RCNI Press Release 15th May 2020
The Central Statistics Office (CSO) publication of Statistics on Victims and Suspected Offenders of Recorded Crimes (including 2018 and 2019 data) by An Garda Síochána gives brand new insight into sexual violence crime in Ireland.
For the first time we have data about the suspected sexual offenders, their sex and age and the age difference between them and the people they are suspected of abusing. This builds on the previous releases and on our knowledge about victims reporting.
The CSO reports that:
- 98% of suspected offenders of detected sexual violence crimes were male, (2018 CSO)
- 81% of sexual violence victims recorded as female (2019 CSO).
This is reflected in RCNI Rape Crisis Centre statistics where approximately 85% of those attending services for counselling and support are females and 15% are males.
These CSO statistics look at age. What we see is that:
- sexual violence predominately affected women under the age of 30 (2019 CSO)
- almost one in five suspected offenders (19%), were aged under 18 years at the time of the offence. The vast majority of these are accused of abusing other children. (2018 CSO)
- more than half of victims (55%) reporting historic sexual violence crimes were under 18 at the time the offence occurred (2019 CSO)
- One third (33%) of victims of recent sexual violence crimes reported were females aged under 18 years at the time of the offence (2019 CSO).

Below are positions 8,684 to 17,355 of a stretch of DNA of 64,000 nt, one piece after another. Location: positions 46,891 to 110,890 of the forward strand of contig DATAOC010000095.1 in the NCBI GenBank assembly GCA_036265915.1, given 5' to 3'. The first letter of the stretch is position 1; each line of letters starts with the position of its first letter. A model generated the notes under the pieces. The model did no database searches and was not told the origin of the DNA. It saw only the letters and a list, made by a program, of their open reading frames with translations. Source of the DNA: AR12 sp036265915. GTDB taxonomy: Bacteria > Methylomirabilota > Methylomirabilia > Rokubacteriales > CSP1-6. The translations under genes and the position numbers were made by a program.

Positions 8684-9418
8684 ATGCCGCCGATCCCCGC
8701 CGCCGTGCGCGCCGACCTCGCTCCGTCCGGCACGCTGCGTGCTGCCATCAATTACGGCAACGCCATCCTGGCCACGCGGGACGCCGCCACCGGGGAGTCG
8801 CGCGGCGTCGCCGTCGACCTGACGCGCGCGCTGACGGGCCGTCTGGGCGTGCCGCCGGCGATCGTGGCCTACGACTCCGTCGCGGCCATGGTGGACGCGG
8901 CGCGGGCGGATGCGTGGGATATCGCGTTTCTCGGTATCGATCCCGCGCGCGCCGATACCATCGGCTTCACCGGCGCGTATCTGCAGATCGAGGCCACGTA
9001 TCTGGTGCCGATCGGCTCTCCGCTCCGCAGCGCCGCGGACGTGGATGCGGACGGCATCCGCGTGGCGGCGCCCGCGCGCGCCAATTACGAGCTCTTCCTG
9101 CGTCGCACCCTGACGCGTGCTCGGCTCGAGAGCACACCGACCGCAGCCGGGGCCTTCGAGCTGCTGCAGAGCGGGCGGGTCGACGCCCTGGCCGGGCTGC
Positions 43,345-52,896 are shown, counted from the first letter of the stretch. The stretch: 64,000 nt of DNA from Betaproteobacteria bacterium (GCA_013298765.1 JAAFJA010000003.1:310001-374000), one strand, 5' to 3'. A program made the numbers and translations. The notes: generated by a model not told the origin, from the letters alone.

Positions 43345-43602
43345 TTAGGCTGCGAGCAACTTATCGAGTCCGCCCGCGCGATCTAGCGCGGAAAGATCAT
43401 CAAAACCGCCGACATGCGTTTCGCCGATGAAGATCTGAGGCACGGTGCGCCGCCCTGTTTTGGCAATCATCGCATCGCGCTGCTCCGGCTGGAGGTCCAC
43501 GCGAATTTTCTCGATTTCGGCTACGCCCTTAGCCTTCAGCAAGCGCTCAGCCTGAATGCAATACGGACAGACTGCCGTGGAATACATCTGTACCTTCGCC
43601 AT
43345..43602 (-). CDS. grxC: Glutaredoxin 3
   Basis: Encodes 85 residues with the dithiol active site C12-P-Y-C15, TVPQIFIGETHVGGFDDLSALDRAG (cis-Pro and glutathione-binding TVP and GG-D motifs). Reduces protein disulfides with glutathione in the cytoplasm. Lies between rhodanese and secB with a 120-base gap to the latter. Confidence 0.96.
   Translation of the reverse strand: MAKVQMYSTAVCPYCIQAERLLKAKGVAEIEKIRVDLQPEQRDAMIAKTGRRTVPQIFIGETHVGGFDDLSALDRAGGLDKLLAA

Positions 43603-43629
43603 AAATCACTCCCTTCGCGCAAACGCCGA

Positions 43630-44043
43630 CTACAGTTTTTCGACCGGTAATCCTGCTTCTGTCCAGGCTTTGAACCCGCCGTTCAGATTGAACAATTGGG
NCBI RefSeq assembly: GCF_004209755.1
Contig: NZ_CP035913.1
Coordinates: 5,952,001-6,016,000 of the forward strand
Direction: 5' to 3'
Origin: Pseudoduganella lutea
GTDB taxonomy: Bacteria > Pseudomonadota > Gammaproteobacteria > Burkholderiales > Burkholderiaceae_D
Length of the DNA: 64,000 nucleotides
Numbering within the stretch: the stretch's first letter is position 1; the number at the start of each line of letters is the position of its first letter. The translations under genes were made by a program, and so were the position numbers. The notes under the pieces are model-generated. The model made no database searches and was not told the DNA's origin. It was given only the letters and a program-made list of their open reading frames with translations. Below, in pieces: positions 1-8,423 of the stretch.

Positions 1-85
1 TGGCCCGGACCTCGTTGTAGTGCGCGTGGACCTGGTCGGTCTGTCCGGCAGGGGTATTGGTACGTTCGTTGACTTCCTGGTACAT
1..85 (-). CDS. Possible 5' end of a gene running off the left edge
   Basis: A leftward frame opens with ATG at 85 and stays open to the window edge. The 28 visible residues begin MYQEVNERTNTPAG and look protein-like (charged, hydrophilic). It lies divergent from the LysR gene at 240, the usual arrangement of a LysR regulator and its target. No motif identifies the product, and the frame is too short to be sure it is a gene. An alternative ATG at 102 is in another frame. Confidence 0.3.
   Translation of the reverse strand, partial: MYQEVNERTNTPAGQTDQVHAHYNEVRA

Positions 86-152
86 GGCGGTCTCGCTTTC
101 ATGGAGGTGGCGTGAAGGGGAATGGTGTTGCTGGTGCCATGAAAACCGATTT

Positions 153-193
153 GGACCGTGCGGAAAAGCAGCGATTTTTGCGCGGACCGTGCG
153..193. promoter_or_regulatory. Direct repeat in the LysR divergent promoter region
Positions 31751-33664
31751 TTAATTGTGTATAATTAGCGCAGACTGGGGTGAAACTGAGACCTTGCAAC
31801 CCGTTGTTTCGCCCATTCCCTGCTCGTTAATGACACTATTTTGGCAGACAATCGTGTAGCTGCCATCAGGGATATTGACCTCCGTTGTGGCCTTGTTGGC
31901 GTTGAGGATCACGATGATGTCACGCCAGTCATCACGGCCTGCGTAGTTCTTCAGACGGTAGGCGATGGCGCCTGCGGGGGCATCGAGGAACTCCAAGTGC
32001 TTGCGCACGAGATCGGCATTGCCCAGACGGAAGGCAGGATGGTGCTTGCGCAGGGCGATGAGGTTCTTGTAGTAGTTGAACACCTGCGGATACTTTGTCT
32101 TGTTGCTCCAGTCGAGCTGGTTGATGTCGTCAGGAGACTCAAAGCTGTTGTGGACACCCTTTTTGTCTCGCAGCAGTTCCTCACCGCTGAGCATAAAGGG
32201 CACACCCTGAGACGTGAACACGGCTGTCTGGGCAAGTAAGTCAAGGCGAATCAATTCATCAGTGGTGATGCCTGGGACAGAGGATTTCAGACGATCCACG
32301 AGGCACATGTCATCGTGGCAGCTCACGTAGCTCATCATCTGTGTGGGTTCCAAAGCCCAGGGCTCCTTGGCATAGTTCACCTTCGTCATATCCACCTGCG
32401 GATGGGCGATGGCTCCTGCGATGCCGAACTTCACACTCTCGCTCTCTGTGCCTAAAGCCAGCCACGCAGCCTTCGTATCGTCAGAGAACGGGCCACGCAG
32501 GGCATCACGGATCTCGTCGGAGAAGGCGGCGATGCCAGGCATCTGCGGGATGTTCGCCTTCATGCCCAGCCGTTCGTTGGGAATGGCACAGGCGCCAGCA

The RCNI recommends the CSO further disaggregates age profiles in the future in order to offer important insight into sexual violence experienced by children and develop a detailed profile of perpetrators of sexual violence and the abuse they perpetrate.
We know from RCNI statistics that there are age-based differences in the characteristics of abuse perpetrated against female and male children.
RCNI found that the child under the age of 13 is most likely to be abused by a male family member in the home, with the abuse lasting years. In contrast with this, female children between ages 13-17 will most likely be abused by friends/acquaintances/neighbours outside the home, with then abuse lasting hours. Boys will be less likely to be abused over the age of 13 as their vulnerability to abuse decreases as they age, whereas female vulnerability does not decrease to the same degree.
RCNI welcomes the development of information on the relationship between victims and perpetrators.
Clíona Saidléar, RCNI Executive Director said, ‘what we know already about the relationship between victims and perpetrators, is that in approximately 90% of cases, perpetrators are known to the person they abuse. Many of these abusers are within the family, whether parents, siblings or partners of the victim. Making these relationships visible in the crime statistics will be critical in understanding how the Covid context is impacting on who is perpetrating sexual violence and where.’
Rape Crisis Network Ireland (2016) National Rape Crisis Statistics and Annual Report 2015, RCNI. Available at: https://www.rcni.ie/wp-content/uploads/RCNI-RCC-StatsAR-2015-2.pdf
Rape Crisis Network Ireland (2014) Hearing child survivors of sexual violence, Towards a national response, RCNI. Available at: https://www.rcni.ie/wp-content/uploads/Hearing-Child-Survivors-of-Sexual-Violence-2013.pdf